So, a funny not-funny thing happened to me. After a solid fall season of work in my editing business (the proverbial “feast” of the feast-or-famine freelancer’s lifecycle), a hiatus arrived. I enjoy my work, mind you, but oh, how I was looking forward to a few weeks off to prepare for the holidays and then to relax and revitalize before the January projects start up.
I had so much planned for the two weeks before Christmas: finishing crochet projects, reading, shopping for gifts, more time with my Little Misses, lots of cooking and blogging …. And then I realized: I didn’t have two weeks until Christmas, I had only a week. What warp in the space-time continuum caused that to happen?
Do you know that feeling when you think you have lots of time for your holiday preparations, and then realize with a jolt that you’re actually behind schedule? Stunned disbelief might describe it. If you’re in the same boat as me this year (and by boat I mean scrambling to finish my shopping in time), you’ll be glad to see today’s post! It even includes a printable shopping list to help calm your last-minute shopping panic.
Why the Gift of Cookbooks?
Cookbooks are the perfect gift for all sorts of people on your list: people who like to cook, those who don’t cook but like to read cookbooks (lots of those out there!), folks interested in food photography, people who want to learn to cook, and those that you wish would learn to cook! And don’t forget about yourself; I like to make sure I have a new cookbook this time every year to lose myself in once all the hubbub settles down. So, be bold and share this post with someone who may be struggling to find a gift for you, or use it to treat yourself! (If you get bookstore gift cards in your stocking, now you know what to spend them on.)
Another thing about gifting cookbooks? Shopping doesn’t get much easier than this. Online shopping is always easy, but for us last-minute folks it’s likely too late for timely delivery. An e-cookbook that can be downloaded is a great solution for that dilemma. And if you prefer shopping in person (support your local booksellers!), fear not: if you walk into a bookstore with a list of titles you can be out in no time (and, if you get stuck in a lineup for the cashiers, just browse through the books you’re holding!).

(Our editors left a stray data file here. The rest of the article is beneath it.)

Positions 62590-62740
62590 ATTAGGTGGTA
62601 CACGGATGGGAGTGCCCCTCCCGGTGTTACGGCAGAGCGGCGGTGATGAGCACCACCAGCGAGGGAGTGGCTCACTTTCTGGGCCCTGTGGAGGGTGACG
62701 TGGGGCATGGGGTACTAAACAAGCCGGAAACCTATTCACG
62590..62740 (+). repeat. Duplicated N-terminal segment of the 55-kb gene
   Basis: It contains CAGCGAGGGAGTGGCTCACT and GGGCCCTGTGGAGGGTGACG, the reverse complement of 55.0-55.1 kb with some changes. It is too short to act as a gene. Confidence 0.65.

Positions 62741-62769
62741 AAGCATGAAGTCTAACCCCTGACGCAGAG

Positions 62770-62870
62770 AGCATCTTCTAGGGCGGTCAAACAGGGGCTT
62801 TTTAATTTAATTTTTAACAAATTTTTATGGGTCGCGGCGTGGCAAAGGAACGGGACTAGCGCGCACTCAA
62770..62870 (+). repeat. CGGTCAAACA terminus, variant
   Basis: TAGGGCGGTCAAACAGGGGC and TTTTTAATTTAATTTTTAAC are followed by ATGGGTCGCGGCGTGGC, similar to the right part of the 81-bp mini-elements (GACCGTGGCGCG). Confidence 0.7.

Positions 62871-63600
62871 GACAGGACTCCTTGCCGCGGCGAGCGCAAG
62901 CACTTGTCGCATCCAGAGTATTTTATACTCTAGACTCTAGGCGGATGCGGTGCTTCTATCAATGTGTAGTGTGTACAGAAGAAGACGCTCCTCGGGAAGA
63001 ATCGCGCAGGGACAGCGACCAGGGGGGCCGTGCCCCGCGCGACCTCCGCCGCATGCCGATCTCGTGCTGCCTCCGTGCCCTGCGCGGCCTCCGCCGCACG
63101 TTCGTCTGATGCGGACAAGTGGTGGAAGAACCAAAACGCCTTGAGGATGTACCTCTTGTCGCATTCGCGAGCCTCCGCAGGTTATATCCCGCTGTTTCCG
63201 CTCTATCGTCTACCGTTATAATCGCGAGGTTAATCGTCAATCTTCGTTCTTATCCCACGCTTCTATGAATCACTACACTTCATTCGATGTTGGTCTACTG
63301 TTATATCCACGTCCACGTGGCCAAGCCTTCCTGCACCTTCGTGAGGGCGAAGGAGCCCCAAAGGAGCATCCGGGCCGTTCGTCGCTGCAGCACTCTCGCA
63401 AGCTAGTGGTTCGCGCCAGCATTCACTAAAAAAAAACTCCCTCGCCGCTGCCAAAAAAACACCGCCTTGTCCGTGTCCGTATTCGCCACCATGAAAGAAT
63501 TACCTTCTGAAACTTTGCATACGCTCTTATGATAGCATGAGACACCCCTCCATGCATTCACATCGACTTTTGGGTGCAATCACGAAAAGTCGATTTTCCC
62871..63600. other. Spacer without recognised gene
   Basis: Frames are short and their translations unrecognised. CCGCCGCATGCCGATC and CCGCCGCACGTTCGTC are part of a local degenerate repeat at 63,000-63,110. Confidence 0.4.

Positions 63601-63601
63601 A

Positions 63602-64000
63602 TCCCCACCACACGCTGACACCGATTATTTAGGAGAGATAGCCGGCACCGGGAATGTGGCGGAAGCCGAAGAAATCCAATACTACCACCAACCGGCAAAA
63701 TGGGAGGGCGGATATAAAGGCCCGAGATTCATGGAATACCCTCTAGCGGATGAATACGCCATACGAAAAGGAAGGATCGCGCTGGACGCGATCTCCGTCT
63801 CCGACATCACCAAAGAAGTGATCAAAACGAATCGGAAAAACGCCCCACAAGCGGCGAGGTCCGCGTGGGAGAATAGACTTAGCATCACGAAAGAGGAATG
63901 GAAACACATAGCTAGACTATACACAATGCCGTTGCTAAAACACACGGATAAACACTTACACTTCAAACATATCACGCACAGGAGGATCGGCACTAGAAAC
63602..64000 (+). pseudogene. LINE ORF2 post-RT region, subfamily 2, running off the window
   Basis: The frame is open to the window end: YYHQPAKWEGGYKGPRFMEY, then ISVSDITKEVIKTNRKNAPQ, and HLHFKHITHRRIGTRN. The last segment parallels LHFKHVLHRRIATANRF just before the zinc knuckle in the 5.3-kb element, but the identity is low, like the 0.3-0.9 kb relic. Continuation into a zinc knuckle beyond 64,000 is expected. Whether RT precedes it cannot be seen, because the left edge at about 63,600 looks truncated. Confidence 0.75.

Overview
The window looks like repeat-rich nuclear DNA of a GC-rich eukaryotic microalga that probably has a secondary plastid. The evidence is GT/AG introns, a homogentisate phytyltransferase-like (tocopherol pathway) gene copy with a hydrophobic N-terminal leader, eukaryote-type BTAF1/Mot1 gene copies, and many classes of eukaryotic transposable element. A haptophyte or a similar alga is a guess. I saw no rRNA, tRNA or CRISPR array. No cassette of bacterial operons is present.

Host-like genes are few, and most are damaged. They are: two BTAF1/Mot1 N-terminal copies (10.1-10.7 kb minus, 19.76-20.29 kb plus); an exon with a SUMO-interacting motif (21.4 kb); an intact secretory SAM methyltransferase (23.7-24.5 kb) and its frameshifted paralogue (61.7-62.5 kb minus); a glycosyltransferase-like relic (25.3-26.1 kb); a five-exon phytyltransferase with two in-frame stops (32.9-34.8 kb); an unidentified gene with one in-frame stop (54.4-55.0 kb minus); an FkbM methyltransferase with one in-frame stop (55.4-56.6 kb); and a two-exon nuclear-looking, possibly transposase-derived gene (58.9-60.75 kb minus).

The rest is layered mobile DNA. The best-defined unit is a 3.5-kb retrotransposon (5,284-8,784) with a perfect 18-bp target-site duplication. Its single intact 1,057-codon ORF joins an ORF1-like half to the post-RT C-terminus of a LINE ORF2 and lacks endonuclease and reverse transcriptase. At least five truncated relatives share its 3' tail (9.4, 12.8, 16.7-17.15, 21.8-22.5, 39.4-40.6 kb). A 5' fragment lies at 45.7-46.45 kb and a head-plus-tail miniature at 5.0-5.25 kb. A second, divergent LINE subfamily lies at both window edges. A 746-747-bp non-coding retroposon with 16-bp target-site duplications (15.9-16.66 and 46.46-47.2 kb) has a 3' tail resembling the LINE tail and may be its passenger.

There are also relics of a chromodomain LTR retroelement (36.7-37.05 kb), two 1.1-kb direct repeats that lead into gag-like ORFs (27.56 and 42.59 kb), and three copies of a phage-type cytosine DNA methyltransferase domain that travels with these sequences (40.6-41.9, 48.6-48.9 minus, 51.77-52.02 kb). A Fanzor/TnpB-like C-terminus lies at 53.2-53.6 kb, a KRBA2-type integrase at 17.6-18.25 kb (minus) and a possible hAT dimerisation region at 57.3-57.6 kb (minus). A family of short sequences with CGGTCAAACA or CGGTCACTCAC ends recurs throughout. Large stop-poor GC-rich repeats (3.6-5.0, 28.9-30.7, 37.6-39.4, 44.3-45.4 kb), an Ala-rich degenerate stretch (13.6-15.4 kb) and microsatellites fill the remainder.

I’ve cooked from some of the books on this list, others I’ve lingered over with a cup of coffee, and there are some that I’ve heard great things about and can’t wait to dip into. I’m also including an oldie but a goodie that’s been on my own shelf for many years and which I’ve given to my kids; it’s always exciting to see the new crop of cookbooks, but let’s not forget the old favourites either. Also, don’t forget to check out my cookbook gifting guide from 2015 — remember, good books don’t go bad!
(Non) Disclosure: I’ve provided links for these books, for the most part to Chapters Indigo because that’s where I like to buy books online. These aren’t affiliate links, meaning if you choose to purchase via the link, I won’t receive a commission. This is simply for your convenience. Because I’m nice like that.
Cookbooks by Canadian Food Bloggers
There’s a fabulous new crop of cookbooks by Canadian food bloggers out this year, and lots more coming up in the near future, too! There’s a certain thrill in seeing books on my shelf (or my hard drive) that have been written by people I know, and even more so when I call them friends.
Real. Good. Food. from the creator of eyecandypopper.com
My friend Gabrielle is the creator of the stunning organic food blog eyecandypopper.com. Not only is her food good for you, but it always looks so beautiful and appetizing! She created this stunning e-cookbook of vegan and vegetarian food just in time for the giving season. When it comes to last-minute giving, what’s faster than buying a book online and immediately downloading it to your computer? The book is only USD $12 and you can buy it here. I can’t wait to make her Healthy Breakfast Cookies and Mushroom, Onion and Arugula Savoury Tart! Real. Good. Food. Simple vegan and vegetarian recipes for everyday meals.